“In theory, all those papers they have passed a peer review: almost always there are two reviewers but many times there are three or four, in addition to the editor”, explains Raúl Rivas, who is, in turn, a reviewer of works for different journals.
The review is a job carried out by experienced scientists in the same field as the authors of the articles. Being a reviewer implies prestige because It is an activity that is increasingly in demand but is not paid.
“I get about 20 manuscripts to review every week,” he says Raphael Toledo, Professor of Parasitology at the University of Valencia. “If I accepted them all and dedicated the necessary time to each one, I would not have time left for my work.”
The Internet and the advent of open access journals – which do not charge subscription fees – have aggravated this problem. The end of the paper limitation has made it possible to include a greater number of articles, which in turn require an increasing number of reviewers. But the number of experts in each area has not grown in the same way.
“This has two consequences: one, you end up rejecting a lot of revisions, so Finally [los artículos] are reviewed by less prepared scientists; and two, much less time is spent on each review, resulting in lower review quality.”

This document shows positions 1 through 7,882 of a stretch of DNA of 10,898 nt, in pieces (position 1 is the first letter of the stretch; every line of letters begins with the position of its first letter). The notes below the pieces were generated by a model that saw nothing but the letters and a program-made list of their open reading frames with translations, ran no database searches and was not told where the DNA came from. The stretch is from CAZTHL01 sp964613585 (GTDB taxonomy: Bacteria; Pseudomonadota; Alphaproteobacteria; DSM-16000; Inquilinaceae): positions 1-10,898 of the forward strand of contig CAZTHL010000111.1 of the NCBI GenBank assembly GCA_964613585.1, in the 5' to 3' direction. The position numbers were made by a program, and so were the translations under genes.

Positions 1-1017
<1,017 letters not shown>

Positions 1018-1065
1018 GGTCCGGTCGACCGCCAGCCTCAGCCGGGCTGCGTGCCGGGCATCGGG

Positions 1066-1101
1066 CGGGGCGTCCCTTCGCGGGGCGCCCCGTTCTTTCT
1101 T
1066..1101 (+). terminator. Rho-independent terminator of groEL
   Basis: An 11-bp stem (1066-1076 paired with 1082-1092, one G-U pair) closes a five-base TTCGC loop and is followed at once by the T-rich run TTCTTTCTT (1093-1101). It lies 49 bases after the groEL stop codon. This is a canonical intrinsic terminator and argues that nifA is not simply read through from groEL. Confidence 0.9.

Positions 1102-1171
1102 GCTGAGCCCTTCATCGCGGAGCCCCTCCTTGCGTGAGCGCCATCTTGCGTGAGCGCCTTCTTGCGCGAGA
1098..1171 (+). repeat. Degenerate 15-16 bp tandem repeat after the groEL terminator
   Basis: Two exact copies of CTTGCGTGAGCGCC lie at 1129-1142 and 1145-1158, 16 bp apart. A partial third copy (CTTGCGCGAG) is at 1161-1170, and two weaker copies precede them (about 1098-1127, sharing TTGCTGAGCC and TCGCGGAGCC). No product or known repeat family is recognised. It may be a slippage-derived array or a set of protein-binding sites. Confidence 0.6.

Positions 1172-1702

However, the scientists consulted by EL ESPAÑOL do not believe that the PubPeer model, in which a community reviews an article a posteriori and anonymously, is the future of science. “The traditional system must be reviewed,” says Toledo, who proposes encouraging the work of reviewers “not necessarily paying.” For example, allowing them to publish for free in open access journals, which do not charge for access but do charge for the publication of articles.
In addition, the parasitologist suggests publishing the articles on a platform to which designated reviewers have access who can discuss the manuscript “and reach a consensus decision.”